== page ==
Registries Show Low Complication Rates With New Heart Valves

MIAMI BEACH, FLA.—After many years of experience with new-generation transcatheter heart valves, several European registries are starting to show high degrees of device success and positive clinical outcomes using newer percutaneous aortic valve prostheses. Updates from the SOURCE, PREVAIL XT and FRANCE 2 registries were presented at the Valvular Heart Disease Summit at TCT 2012.

Martyn Thomas, MD, at St. Thomas’ Hospital in London, presented data that compared the SOURCE and SOURCE XT registries. The Sapien XT (Edwards) has been used in Europe since 2010; the XT has a cobalt-chromium frame, unlike the earlier Sapien device; the newer iteration also added a 29-mm version in addition to 23-mm and 26-mm valves. The 30-day all-cause mortality among the 2,681 SOURCE XT patients was 6.3%, compared to 9.6% for the 2,307 SOURCE patients (P<.0001). Cardiac mortality was also significantly reduced with the XT device at 2.6% compared to 4.0% (P=.0072).

Registeries Show Low Figure

“I’m glad to say that the incidence of [procedural] complications is now extremely low,” Thomas said. Aortic dissection (0.1% vs. 0.8%; P=.0003), annular dissection (0.0% vs. 0.2%; P=.0159), and coronary occlusion (0.4% vs. 0.1%; P=.0254) were all significantly lower in the SOURCE XT patients than SOURCE patients. Also, Thomas said that physicians appear to have learned how to manage major complications in these patients more effectively, with dropping mortality rates following major vascular and bleeding complications (see Figure).


Updated data from the PREVAIL EU TA and TF registries, designed to evaluate the SAPIEN XT device as well as the new-generation delivery systems NovaFlex and Ascendra 2, were presented by Stefan Sack, MD, of Academic General Hospital Munich in Germany. The TA registry included 212 patients undergoing TAVR via transapical access using the Ascendra 2, and the NovaFlex cohort included 141 patients who received the device using transfemoral access. All-cause mortality was 8.5% at 30 days and 17% at one year in the transfemoral patients; in the transapical patients, all-cause mortality was similar at 7.5% and 17% at 30 days and one year, respectively. Other outcomes including stroke, MI, and acute kidney injury were also similar between the two approaches, although major vascular complications were higher in the transfemoral patients.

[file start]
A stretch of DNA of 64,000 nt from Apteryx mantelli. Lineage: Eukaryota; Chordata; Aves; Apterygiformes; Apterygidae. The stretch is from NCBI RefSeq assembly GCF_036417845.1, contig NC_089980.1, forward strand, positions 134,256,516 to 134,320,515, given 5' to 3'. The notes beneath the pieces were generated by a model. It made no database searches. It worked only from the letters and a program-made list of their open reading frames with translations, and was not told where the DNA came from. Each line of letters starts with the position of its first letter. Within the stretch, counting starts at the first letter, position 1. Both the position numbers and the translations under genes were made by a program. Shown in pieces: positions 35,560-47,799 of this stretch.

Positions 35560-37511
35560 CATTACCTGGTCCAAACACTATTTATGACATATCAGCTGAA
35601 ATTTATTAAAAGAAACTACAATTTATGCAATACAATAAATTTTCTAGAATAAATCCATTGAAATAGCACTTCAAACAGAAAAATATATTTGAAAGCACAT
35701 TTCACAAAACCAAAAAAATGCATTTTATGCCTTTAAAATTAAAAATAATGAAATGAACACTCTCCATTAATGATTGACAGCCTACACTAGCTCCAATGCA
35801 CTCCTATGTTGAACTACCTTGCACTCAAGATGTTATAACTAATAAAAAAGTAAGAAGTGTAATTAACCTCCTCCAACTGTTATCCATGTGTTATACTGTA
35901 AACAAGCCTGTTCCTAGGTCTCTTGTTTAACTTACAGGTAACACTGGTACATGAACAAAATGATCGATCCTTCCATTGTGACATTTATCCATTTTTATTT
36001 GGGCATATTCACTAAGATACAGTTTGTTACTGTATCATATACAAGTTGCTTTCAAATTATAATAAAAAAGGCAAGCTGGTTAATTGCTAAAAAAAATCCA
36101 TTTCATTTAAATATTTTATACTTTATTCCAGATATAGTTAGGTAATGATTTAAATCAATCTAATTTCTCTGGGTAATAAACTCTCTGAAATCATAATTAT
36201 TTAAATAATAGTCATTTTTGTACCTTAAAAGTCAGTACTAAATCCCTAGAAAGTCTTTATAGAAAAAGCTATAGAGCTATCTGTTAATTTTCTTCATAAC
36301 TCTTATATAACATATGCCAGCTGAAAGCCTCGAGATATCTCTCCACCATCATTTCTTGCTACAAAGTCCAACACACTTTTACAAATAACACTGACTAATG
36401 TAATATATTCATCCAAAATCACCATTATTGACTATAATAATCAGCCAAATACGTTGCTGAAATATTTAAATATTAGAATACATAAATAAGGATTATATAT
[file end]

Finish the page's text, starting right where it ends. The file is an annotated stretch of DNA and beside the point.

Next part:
Sack said the effectiveness of Sapien XT along with the new delivery systems is consistent with older generations, and the safety profile is excellent. He also pointed out that the incidence of paravalvular leak is low, particularly with the 29 mm Sapien XT option.

CoreValve vs. Sapien

In the FRANCE 2 registry, 3,933 consecutive patients at 34 European centers received either a Sapien (67%) or CoreValve (Medtronic) device (33%). Most patients in the registry (73%) underwent the procedure using a transfemoral approach. Results were presented by Hélène Eltchaninoff, MD, of the University of Rouen in France.

The major difference seen between the two devices was the rate of patients who required a new pacemaker — 11.8% for Sapien and 24% for CoreValve. Vascular complications and stroke were similar between the two groups. The mortality rate among all patients after one year was 24.1%, and the cardiovascular mortality rate was 13.6%. Several factors were predictive of 12-month mortality, including transapical approach and NYHA functional class.

“This registry demonstrates a high success rate with excellent and sustained hemodynamic and clinical improvement,” Eltchaninoff said.

  • Dr. Eltchaninoff reports receiving consultant fees/honoraria from Edwards Lifesciences.
  • Dr. Sack reports receiving financial support from numerous companies.
  • Dr. Thomas reports receiving grant/research support from Edwards Lifesciences and Boston Scientific, and consultant fees/honoraria from Boston Scientific, Edwards Lifesciences and St. Jude Medical.